The eagerly anticipated action-shooter RPG The Ascent has arrived. Neon Giant’s debut title is available now for Xbox One, Xbox Series S/X and PC, and we powered up the Xbox One for a trip to the cyberpunk world of Veles.
Swedish studio Neon Giant has roots in franchises like Far Cry, Gears of War, Wolfenstein and Doom, so the fact that The Ascent wasn’t a first person shooter was a bit of a surprise when it was announced. It was a pleasant surprise though, because early footage of the game looked great and the mix of a convincing and atmospheric cyberpunk/sci-fi world and gunplay was one we hadn’t seen much from an isometric perspective. Publisher Curve Digital had a possible winner on their hands here, we quickly thought.
We still think that, but have to place some emphasis on the world “possible” in that claim after having played it. The fundamentals are definitely there though, and start with a gorgeously realized game world – rich in characters, settings and audiovisual detail. The core gameplay is also a lot of fun, and the twin-stick shooter mechanics work great thanks to a few modern conveniences. Chief among these is the ability to dodge behind cover and alternate between cover, something that Gears of War is obviously known for but which works just as well from an isometric perspective. Combine that with an ability to dodge and you’ve got some dynamic firefights on your hands that are tense and exciting to play and watch.
Part of that is also due to the availability of a large roster of weapons you can use and deploy, which even includes automated turrets you can deploy. Combined with the controls outlined before, this gives you opportunities to strategize and try different approaches – and this wouldn’t be a cyberpunk game if that didn’t include the option to add augmentations to the mix. Passive stat-boosting ones are included, but some will also unlock active abilities.
Narratively, The Ascent is set in a world where giant corporations build giant cities and run many aspects within it. Nothing new within the genre, but when The Ascent Group that runs your particular district suddenly crumbles you’re thrown into a narrative of survival and figuring out what happened. The story isn’t as strong as some of the better action scenes, but cyberpunk fans will certainly enjoy the mix of a novel plot and familiar tropes.
Taking a bit of inspiration from games like Diablo, you can also find plenty of loot within The Ascent – though the loot system has been simplified and will likely appeal less to those who enjoy that aspect in games like Diablo and modern looter shooters. Collecting loot isn’t so much about picking up rare items that will suddenly bump your abilities, but more about gradually upgrading over time – something you’ll also do through skill points that let you level yourself up.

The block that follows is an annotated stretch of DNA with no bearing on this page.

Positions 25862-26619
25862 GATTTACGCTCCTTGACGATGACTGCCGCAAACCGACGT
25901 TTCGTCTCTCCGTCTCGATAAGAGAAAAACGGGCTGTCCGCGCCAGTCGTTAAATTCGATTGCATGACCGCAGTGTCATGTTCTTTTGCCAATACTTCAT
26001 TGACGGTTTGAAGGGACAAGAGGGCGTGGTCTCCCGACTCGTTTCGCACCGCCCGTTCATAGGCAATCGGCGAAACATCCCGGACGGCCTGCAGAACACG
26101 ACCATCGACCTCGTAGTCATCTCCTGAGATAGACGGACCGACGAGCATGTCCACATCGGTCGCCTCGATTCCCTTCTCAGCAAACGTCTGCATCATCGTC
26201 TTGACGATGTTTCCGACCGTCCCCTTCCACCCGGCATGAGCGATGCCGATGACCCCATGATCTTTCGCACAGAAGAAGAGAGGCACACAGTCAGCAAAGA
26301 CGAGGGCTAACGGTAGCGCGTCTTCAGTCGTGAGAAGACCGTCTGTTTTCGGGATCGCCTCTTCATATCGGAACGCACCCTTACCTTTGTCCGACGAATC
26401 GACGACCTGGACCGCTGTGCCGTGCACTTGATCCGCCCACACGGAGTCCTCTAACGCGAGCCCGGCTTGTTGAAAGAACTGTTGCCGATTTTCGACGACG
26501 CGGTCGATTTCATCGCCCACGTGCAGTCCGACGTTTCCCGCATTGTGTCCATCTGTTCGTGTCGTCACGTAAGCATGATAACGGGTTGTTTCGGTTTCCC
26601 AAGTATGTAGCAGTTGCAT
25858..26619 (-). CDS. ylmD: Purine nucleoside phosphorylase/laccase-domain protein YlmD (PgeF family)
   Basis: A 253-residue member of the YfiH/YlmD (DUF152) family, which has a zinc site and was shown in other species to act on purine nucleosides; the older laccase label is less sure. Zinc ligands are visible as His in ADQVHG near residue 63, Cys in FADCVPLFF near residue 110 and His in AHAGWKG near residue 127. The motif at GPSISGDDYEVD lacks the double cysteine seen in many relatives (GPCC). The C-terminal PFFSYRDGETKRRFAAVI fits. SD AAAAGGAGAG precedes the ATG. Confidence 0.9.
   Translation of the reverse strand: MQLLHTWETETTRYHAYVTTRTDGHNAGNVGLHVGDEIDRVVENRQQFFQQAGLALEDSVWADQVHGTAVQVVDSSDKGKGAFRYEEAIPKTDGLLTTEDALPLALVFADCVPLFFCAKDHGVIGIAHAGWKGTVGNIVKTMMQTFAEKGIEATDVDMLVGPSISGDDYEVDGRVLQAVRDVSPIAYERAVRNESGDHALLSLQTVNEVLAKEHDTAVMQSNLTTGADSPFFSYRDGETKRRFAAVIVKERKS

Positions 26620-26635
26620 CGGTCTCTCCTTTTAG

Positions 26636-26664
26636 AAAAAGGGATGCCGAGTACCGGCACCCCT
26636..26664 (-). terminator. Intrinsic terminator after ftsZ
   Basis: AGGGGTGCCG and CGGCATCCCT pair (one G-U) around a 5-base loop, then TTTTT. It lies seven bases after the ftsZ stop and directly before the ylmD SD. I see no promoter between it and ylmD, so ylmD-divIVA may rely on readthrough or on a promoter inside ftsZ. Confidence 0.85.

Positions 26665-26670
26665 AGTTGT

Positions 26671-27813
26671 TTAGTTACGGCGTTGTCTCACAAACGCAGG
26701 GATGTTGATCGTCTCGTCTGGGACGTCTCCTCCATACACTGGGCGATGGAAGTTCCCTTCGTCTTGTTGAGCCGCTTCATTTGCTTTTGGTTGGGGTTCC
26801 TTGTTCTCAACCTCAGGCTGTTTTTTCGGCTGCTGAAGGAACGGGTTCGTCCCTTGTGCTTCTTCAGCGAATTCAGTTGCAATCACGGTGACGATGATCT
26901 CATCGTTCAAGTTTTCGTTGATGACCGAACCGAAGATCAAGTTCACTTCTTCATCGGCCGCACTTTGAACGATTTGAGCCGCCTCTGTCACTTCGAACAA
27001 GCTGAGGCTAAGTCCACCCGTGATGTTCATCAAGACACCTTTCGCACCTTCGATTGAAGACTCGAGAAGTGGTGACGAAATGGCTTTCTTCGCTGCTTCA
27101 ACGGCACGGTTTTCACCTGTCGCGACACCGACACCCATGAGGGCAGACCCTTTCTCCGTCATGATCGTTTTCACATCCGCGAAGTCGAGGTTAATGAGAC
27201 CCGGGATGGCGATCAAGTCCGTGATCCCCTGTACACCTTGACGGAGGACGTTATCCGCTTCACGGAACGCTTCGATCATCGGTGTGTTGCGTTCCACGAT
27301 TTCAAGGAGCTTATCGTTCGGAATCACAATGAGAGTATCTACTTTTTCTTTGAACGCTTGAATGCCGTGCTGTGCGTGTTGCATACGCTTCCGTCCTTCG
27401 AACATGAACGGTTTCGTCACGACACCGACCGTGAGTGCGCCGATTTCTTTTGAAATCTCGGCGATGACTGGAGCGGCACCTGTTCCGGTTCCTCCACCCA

You can still explore the world of Veles and try to grind your way towards improving, and unfortunately the game forces you into this direction if you’re mainly interested in the core story campaign. Stick to it, and you’ll at some point run into a steep bump in difficulty during a confrontation – forcing you to do a bit of grinding. That wouldn’t be so bad, but without an interesting loot mechanic it does feel mostly like a grind where the rewards come too slowly. Side quests are a good way to alleviate this and are a good way to add to the world building as well thanks to properly defined characters and quests, but The Ascent would be more enjoyable to all players if balancing was more dynamic and didn’t force a certain play style upon players.
With the ability to play the game in co-op mode both locally and online, The Ascent is close to being everything we hoped for, save for the technical issues that are present at launch. Needing a bit more time in the oven, the game sometimes fails to trigger certain events and crashed a few times during online co-op sessions. Add that to the balancing issues mentioned earlier, and you’ve got a game that’s steeped in potential and could be one of this year’s best, but is held back by issues. Let’s hope they get it fixed in the next few weeks and months, because this is a game we desperately want to praise but have to score lower because of its state at release.